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Children’s BMI is strongly effected by family income at birth – but parental education is of major importance for the growing social gap up to 8 years of age

Poster (konferens)
Författare Rebecka Bramsved
Susann Regber
Kirsten Mehlig
Daniel Novak
Lauren Lissner
Staffan Mårild
Publicerad i European Congress on Obesity, 6-9 May 2015, Prague
Publiceringsår 2015
Publicerad vid Institutionen för medicin, avdelningen för samhällsmedicin och folkhälsa
Institutionen för medicin, avdelningen för samhällsmedicin och folkhälsa, enheten för folkhälsoepidemiologi
Institutionen för kliniska vetenskaper, Avdelningen för pediatrik
Språk en
Ämnesord childhood obesity, epidemiolgy, socioeconomic position
Ämneskategorier Pediatrik, Folkhälsovetenskap, global hälsa, socialmedicin och epidemiologi

Sammanfattning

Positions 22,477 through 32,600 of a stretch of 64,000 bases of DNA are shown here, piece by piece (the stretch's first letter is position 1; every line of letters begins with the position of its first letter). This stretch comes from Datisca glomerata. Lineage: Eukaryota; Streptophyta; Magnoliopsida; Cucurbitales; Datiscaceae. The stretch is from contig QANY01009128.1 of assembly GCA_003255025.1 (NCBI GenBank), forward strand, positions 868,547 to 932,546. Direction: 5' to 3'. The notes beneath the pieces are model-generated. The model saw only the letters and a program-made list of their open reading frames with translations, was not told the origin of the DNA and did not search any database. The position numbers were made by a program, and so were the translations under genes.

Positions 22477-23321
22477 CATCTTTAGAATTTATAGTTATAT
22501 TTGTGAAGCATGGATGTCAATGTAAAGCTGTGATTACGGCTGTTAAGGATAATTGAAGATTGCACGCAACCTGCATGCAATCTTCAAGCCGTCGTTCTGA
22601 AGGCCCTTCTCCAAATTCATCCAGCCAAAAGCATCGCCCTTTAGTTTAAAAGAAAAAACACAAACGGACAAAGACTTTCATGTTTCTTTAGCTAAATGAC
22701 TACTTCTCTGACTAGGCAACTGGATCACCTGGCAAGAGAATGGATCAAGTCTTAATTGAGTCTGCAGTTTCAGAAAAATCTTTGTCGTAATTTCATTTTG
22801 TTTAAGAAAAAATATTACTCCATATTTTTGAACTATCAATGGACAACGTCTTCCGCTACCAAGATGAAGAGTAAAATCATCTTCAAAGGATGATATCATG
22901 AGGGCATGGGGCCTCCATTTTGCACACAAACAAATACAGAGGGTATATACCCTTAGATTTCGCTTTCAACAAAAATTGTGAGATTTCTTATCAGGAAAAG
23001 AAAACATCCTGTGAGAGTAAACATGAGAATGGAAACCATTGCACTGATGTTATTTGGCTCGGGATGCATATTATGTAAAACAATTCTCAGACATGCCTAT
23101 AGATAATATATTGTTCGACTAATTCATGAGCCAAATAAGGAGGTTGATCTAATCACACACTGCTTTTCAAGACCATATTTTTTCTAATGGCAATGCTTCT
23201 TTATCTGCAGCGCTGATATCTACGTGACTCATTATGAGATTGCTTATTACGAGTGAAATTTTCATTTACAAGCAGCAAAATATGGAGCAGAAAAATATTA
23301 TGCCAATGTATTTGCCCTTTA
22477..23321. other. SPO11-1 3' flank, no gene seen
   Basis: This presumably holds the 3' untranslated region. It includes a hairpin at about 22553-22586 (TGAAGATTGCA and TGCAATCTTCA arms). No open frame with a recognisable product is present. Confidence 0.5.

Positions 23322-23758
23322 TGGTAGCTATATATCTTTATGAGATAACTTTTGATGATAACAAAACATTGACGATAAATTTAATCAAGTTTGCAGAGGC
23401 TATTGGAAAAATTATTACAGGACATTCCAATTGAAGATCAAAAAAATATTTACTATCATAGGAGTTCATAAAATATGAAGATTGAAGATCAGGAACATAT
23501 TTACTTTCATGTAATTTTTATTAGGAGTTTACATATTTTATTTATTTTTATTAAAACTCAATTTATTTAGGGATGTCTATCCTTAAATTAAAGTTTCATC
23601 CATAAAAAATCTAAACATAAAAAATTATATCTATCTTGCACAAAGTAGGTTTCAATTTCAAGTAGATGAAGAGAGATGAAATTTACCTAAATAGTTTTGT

Background: The development of BMI in early childhood is dependent on socioeconomic factors. Our aim was to explore the impact of parental education level and family income for development of BMI from birth to 8 years age. Methods: 3018 children born in 1998-2006 from the IDEFICS study and register controls were included. Weight and height measurements from birth up to 8 years of age were obtained from the Child Health Services. Parental education and family disposable income, obtained from Statistics Sweden and the Medical Birth Register, were defined as high/low. Obesity was defined by WHO references. Confounders were sex and age of the child, parental origin, maternal smoking and maternal BMI. Results: At birth, the children’s mean BMI (SD) was lower in families of low vs. high income (13,74 (1,35) vs. 13,94 (1,36), p<0.0001). Results remained significant after adjusting for confounders. No differences in birth BMI were detected between children of low and high-educated parents (13,87 (1,37) vs. 13,83 (1,35), p=0.48). From 6 months onwards, children of low-educated parents showed higher mean BMI than children of high-educated. At 8 years, mean BMI in the low/high educated groups were 17.12 (2.44) and 16.38 (1.94), p<0.0001. Results remained significant after adjusting for confounders. Prevalence of obesity in the low and high-educated groups were 11% and 4,1%, p<0,0001. The difference in BMI at 8 years seen in the low/high income group disappeared after adjusting for confounders (17.5 vs. 17.6, p=0,63). Conclusion: Impact of family socioeconomic factors on children’s BMI differs by income and education. The effect of parental education becomes more evident by age up to 8 years of age. Interventions for healthy weight development must start very early in life.

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